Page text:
"Today people don't see housing just as shelter, but rather as an investment that's the best hedge against inflation." "Young people earning $25,000 to $30,000 a year are buying $120,000 houses," "Thank God for the extra earning power of the working wife, or we wouldn't have the single family business." "Inflation is the best thing that ever happened to the housing industry."

That's how some of the country's biggest residential developers, together with the analysts who follow their business, analyzed the state of the American housing market at a meeting here of the Urban Land Institute.The developers -- indeed practically anyone with a stake in real estate -- seem to be sitting pretty as an ever-increasing portion of Americans' disposable income flows into housing and land.

Developers' concerns seem relatively minor: a drop in total housing starts as mortgage rates rise well above 10 percent, government red tape that slows subdivision starts, shortages of fresh land for development, escalating raw land prices.

The problem with this gravy train is that a lot of Americans -- the poor, many senior citizens and young people -- aren't and can't get aboard. It is diverting investment funds badly needed to make the United States competitive in world markets. It feeds the fires of inflation now undermining the national economy.

Even old-fashinoed saving now becomes perilous. "Every $1,000 you tuck away in a bank account loses up to twice as much to inflation and taxes as it earns in dividends. Stocks and bonds don't do much better," observes Kenneth Harney in a new book -- "Beating Inflation with Real Estate" [Random House]. Real estate, Harney suggests, it the best defense against inflation: Between 1967 and 1977, the consumer price index went up 83 percent but average home costs by 113 percent and unimproved land 150 percent. "What's more," he reports, "real estate offers abundant ways to defer, decrease or avoid taxation altogether, not only on or avoid taxation altogether, not only on its own gains but on your other income as well."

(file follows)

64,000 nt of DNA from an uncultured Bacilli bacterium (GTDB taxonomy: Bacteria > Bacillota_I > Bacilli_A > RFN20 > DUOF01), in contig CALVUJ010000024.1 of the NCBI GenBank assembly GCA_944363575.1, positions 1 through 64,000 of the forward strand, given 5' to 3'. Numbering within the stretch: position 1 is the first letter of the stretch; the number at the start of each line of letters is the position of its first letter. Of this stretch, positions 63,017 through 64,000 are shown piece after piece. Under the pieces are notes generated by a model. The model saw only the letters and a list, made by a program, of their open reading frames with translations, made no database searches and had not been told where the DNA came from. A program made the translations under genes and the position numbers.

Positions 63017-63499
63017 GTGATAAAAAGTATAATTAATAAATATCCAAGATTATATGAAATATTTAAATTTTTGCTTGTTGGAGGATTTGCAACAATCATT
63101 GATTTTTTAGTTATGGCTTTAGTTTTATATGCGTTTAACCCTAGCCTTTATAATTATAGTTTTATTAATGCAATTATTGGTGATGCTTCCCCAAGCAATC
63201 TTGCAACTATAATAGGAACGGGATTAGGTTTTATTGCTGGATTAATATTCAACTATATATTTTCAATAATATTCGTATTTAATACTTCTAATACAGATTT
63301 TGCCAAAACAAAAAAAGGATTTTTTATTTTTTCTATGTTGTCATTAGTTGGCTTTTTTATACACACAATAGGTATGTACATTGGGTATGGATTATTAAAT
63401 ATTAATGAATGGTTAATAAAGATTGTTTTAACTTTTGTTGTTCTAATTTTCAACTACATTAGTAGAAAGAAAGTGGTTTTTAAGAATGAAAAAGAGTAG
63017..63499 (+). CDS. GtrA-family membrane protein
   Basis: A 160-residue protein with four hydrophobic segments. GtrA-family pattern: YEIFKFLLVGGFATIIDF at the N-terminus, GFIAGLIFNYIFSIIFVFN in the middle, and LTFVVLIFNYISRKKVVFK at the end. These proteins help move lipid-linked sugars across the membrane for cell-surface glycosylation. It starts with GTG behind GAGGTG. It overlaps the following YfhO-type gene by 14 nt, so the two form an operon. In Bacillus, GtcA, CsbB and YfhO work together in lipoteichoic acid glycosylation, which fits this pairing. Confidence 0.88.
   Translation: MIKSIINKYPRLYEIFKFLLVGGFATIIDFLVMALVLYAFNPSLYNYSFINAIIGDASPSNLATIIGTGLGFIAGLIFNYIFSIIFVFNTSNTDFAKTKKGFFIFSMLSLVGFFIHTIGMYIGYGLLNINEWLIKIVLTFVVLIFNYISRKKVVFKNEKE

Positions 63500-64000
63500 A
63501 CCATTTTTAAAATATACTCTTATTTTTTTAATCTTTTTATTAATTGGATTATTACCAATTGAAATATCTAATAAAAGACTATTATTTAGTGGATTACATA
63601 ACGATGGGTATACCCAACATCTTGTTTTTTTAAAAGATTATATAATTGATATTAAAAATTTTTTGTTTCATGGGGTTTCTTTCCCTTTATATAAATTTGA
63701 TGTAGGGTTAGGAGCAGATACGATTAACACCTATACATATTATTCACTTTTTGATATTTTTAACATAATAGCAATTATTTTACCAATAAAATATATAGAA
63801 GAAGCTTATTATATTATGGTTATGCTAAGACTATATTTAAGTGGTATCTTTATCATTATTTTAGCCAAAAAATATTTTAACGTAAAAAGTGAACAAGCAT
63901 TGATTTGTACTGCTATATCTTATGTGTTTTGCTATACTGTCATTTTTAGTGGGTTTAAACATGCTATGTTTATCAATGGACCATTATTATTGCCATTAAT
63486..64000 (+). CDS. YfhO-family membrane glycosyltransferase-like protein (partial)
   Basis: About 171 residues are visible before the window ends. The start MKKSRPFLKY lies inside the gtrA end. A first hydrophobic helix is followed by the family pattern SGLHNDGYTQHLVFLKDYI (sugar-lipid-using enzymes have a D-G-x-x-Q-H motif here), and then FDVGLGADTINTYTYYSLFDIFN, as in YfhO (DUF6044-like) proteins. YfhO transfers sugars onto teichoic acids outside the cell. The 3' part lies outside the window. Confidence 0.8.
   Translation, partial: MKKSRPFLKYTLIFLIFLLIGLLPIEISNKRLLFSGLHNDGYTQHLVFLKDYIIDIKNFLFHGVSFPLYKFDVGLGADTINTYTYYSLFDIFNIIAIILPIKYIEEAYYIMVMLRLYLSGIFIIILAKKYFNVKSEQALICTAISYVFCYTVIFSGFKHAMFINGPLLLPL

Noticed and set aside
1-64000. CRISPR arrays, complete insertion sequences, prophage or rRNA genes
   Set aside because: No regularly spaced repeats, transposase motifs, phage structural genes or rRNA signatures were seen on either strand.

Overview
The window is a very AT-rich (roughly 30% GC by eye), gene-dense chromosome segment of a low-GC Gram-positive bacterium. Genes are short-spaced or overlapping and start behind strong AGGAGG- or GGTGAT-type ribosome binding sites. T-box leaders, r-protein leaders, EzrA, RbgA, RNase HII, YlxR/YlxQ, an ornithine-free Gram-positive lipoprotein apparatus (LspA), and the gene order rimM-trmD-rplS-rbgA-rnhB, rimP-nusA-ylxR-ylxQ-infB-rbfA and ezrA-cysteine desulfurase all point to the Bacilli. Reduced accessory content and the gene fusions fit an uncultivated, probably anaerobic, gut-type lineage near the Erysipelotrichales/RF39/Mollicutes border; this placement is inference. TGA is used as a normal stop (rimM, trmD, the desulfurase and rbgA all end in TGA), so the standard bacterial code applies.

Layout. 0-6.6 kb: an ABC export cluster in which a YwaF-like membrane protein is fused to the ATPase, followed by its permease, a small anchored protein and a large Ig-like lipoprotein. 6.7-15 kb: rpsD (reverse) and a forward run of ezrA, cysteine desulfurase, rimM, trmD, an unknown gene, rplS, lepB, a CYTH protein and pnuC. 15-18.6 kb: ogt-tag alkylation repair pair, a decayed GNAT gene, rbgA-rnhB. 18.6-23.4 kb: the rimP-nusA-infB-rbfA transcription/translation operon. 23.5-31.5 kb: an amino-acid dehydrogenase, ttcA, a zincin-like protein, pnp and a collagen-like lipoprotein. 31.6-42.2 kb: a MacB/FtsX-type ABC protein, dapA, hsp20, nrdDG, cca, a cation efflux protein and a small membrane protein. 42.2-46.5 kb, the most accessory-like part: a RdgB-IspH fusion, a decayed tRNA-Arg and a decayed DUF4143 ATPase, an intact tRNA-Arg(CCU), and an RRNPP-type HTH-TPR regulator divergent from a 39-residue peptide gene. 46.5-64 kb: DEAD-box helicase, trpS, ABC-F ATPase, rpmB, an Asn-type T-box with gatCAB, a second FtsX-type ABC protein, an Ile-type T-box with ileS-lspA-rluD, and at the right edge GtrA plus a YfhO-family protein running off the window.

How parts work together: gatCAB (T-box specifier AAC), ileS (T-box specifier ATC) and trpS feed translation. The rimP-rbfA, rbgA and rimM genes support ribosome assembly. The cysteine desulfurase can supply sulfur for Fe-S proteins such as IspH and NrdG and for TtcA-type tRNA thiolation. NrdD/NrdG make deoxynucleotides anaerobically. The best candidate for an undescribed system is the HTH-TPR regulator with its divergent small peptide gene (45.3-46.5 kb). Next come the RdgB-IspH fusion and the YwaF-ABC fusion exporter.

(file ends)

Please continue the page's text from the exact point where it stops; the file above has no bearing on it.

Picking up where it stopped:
The real estate industry can't be held entirely responsible for this turn of events. It didn't create the inflationary mentality generated by government overspending, the oil crisis, or the nation's increased housing demand. It didn't pass the Equal Credit Oportunity Act of 1976, which was positive in guaranteeing women equal access to mortgage credit but negative in causing a huge jump in the value of the house for which a two-imcome couple could get a mortgage.

The time does seem ripe to ask whether national, state and local governments shouldn't start to turn the screws on a housing and land boom in danger of running amuck. A whole array of fine-tuning devices might be considered. They probably shouldn't include forcing up interest rates -- the point of consumer resistance to rising interest rates, like gasoline prices, is apparently much higher than anyone imagined.

A logical first step would be to rejuvenate the real estate market segment currently in emergency shape: rental housing. Sharply increased construction costs plus a narrowing gap between rental income and operating costs have depressed apartment construction for half a decade.

Presently there's a 50,000 annual shortfall in new apartments and many thousands of existing ones are being converted to condominiums, or in some cities, abandoned. Fear of rent control, now spreading rapidly in California and elsewhere, further depresses the building of new rental units.